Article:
Photo credit: Sachin Rao
My guy and I attended a 60s/70s costume party as Bond and Bond Girl. How many times in life do you get the chance to strut about in a gold lamé jumpsuit/catsuit? If you’re anything like me, once. Carpe diem, I say! Besides, it was either that or gold body paint, and this was a family event.
Another good reason to sew the catsuit (reason? you need a reason?) is that my proportions don’t work well with standard-issue pants. Finding the fabric at Fabrictown on the Danforth really cinched the project. This outfit was quite easy to make, which I find very, very surprising.
Very interesting material; the backing makes the fabric cling much like swimwear.
For the design, I followed this great Youtube tutorial on sewing a halter jumpsuit. The top was quite easy to make; the pants required multiple rounds of trial and re-adjustment.
As I wanted more of a boot-cut in the pants, I used this pair of cords and this T-shirt. The video tells you to use an old garment but I didn’t quite understand why. Here is my template laid out:
Each pant leg was cut separately. I folded the pants in half for the template, and added an inch around the border for ease/seam allowance. I figure, make bigger and trim to fit. I did not cut on the fold, so that I had two pieces for each leg, and there was a seam running on the outside of the leg.
Closeup view of the tracing around the top of the pant leg.
Here are the cut pieces of the legs, with the outside seams served. The side with the curve is where the inseam will be.
Finally, pin the two sides together at the crotch. I measured the inseam at the legs of my pants and added an inch. No special shaping required, just connect the top piece to the bottom and serge across. Then pin each leg separately and serge down.
Here is a picture of the crotch portion pinned, while the legs are serged.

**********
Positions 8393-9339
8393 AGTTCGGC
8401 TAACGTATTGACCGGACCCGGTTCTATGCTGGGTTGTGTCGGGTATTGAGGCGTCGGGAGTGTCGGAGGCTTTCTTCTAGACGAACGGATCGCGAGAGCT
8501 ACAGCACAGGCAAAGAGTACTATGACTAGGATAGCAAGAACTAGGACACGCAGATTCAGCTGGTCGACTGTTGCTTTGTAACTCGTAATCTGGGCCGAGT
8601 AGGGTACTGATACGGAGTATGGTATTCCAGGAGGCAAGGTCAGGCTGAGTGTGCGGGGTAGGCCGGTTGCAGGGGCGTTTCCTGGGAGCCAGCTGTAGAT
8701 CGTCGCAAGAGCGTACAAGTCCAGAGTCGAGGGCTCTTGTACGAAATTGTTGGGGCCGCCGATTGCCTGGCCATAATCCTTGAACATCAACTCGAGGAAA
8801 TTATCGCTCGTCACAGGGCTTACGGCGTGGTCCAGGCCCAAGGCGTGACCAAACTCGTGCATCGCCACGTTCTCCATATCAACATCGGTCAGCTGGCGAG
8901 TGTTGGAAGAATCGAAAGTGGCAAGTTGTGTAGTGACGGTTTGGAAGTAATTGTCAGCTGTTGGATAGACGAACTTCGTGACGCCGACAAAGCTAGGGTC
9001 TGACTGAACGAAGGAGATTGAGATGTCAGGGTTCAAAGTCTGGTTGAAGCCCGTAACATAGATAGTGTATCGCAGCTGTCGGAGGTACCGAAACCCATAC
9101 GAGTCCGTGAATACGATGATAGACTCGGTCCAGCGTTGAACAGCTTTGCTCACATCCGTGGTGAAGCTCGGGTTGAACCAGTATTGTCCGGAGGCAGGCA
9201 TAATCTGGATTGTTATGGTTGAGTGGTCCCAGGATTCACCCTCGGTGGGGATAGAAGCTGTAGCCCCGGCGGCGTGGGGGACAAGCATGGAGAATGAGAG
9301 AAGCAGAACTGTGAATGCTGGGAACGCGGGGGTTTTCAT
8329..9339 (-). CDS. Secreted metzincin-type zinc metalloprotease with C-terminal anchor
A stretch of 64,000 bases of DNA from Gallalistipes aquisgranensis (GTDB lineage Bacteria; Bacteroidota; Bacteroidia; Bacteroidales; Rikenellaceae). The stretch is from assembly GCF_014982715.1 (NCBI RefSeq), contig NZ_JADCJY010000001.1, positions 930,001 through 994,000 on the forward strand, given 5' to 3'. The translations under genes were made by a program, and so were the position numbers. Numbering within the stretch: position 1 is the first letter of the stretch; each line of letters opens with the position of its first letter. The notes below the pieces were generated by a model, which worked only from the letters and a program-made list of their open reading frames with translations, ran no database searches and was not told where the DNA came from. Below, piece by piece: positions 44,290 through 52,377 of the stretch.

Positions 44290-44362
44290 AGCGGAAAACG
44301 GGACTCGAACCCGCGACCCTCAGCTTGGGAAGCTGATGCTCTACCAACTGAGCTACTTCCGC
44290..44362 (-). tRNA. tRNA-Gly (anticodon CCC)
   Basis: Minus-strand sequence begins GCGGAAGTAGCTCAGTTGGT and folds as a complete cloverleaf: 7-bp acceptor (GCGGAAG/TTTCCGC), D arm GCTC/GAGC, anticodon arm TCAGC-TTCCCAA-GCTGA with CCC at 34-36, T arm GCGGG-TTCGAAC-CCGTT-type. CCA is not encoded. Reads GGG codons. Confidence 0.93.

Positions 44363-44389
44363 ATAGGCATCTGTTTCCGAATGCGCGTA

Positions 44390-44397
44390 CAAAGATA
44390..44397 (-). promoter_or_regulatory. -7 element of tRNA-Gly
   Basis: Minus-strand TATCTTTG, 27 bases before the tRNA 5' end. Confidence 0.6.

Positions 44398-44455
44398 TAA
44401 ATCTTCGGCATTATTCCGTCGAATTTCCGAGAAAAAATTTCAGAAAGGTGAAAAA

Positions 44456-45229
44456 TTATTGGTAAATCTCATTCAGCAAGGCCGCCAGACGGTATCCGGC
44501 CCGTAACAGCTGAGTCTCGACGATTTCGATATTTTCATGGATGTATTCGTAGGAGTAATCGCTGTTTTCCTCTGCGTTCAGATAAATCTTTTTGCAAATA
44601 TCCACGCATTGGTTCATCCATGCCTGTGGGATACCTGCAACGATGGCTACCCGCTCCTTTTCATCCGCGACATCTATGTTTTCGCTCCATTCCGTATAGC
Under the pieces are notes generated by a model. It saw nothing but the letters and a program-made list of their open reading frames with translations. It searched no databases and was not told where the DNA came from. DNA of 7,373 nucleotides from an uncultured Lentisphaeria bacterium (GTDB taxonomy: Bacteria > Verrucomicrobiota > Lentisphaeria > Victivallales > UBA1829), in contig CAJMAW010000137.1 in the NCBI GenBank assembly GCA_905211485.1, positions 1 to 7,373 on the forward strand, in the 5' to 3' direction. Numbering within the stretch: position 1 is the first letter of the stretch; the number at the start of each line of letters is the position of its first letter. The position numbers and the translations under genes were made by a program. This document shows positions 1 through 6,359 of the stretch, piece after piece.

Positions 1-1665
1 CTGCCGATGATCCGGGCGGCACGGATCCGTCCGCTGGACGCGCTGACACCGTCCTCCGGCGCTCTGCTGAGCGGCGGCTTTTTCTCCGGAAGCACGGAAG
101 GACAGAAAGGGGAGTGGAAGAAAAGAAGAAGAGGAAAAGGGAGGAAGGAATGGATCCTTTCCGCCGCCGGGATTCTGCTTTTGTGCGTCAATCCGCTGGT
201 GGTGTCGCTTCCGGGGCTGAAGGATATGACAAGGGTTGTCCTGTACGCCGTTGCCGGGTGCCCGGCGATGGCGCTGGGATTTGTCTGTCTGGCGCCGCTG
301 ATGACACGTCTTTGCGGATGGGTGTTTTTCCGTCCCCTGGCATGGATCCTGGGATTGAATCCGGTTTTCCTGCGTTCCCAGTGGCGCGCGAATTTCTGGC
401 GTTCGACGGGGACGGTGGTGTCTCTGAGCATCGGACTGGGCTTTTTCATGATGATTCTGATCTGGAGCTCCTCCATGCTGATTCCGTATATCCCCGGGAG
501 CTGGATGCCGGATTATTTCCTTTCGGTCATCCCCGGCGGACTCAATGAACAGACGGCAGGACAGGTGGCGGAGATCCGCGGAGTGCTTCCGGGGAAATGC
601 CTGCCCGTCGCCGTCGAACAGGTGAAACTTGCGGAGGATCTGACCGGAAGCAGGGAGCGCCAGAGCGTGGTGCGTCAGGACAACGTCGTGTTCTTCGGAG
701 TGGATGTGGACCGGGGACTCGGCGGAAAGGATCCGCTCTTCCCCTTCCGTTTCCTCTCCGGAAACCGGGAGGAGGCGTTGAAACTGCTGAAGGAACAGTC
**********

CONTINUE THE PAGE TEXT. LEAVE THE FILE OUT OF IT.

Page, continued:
The initial fitting was ghastly: the legs were too long, the crotch was too tight, and the pants were too loose. Warning: Ugly fit picture follows!
Having the pants longer and wider than necessary were the saving grace. Through multiple rounds of fitting and readjustment, here are some problems encountered and my solutions:
- Crotch too tight: Remove crotch seam – either using seam ripper, or with scissors – and move lower on the leg.
- Crotch too lose: Remove seam and move higher (logical, wouldn’t you say?)
- Shaping the legs: Take in side seams a half inch at a time. Or get dramatic and take off whole incies if it’s too loose. To get a boot cut, flare out at the bottom.
- Waist too lose: Take in at the sides.
I was relatively pleased with the final result:
[*** Final photo to come ***]
The top was, as mentioned, easy. Cut two pieces as per the chest piece of the shirt template. Clip the sides of the front in, to get the halter shape.
Trim the back to get the bare-back effect of the halter.
Again, the trick here is to make the top a few inches longer than the final desired length. That way, if you cut the front in too deeply, you can always pull the top up and trim at the top.
At this stage I was getting rather desperate to wind up the costume, so I was pleased to find some yellow bias tape that I could use as the string at the top. I folded over the top and twin-needle-stitched the tape in place, making sure to have the ends long and even on either side.
I didn’t finish any edges, but could, if the outfit gets revived for an 80s party. Also I decided against sewing the top and bottom together – more corner-cutting. And against making belt loops. In hindsight, having the outfit in one piece, precludes the need to pull up the edge of the pants… an activity that was far too frequent at the party.
Gold lamé is timeless. Or at least, it was once the 60s declared it to be. Simply add thigh-high boots and a vial of poison. Look out, Bond!
Photo credit: Sachin Rao